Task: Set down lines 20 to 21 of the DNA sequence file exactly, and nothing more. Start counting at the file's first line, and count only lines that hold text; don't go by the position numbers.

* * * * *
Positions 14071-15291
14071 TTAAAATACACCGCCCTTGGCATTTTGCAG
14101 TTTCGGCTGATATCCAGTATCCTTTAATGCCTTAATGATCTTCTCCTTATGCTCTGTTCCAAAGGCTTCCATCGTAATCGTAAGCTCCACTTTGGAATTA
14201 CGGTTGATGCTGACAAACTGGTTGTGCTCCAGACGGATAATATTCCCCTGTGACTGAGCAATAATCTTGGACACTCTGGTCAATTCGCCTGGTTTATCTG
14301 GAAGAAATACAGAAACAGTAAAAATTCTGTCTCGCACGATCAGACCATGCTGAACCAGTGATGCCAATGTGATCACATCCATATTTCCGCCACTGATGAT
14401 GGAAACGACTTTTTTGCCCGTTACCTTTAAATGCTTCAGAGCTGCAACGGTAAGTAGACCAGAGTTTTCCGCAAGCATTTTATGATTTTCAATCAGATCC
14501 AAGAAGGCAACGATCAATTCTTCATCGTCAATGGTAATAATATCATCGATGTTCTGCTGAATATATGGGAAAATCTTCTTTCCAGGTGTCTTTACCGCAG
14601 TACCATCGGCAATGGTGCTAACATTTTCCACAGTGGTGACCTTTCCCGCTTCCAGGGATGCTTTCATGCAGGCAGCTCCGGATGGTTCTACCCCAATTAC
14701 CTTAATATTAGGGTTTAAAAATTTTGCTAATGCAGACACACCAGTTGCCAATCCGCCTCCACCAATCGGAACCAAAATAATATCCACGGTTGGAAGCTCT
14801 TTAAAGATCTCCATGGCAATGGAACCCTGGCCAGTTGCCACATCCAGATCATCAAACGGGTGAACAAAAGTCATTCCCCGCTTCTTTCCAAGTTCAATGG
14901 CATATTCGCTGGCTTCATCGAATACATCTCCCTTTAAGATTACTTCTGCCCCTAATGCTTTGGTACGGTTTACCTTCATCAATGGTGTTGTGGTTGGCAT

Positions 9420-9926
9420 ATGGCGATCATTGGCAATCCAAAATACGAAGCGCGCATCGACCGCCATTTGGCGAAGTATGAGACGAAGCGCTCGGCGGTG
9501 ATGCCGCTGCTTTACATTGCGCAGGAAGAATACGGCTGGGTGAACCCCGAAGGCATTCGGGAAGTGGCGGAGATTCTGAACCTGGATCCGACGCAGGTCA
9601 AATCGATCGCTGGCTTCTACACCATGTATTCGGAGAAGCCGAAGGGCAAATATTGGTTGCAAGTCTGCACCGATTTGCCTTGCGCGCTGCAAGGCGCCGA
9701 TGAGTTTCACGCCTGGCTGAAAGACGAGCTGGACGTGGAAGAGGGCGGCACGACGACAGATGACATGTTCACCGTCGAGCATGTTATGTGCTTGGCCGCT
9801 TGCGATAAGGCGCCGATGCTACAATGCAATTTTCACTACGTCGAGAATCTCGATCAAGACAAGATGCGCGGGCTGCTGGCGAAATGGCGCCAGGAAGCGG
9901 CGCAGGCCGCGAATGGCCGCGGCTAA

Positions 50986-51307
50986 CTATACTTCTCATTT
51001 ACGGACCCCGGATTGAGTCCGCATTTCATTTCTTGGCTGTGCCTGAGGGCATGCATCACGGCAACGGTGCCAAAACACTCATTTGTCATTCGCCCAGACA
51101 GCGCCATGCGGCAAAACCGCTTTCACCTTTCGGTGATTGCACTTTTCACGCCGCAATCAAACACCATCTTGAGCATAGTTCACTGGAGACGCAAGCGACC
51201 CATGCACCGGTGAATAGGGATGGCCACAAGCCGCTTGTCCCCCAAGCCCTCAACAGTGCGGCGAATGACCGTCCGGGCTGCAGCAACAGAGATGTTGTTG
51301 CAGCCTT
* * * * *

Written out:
50986 CTATACTTCTCATTT
51001 ACGGACCCCGGATTGAGTCCGCATTTCATTTCTTGGCTGTGCCTGAGGGCATGCATCACGGCAACGGTGCCAAAACACTCATTTGTCATTCGCCCAGACA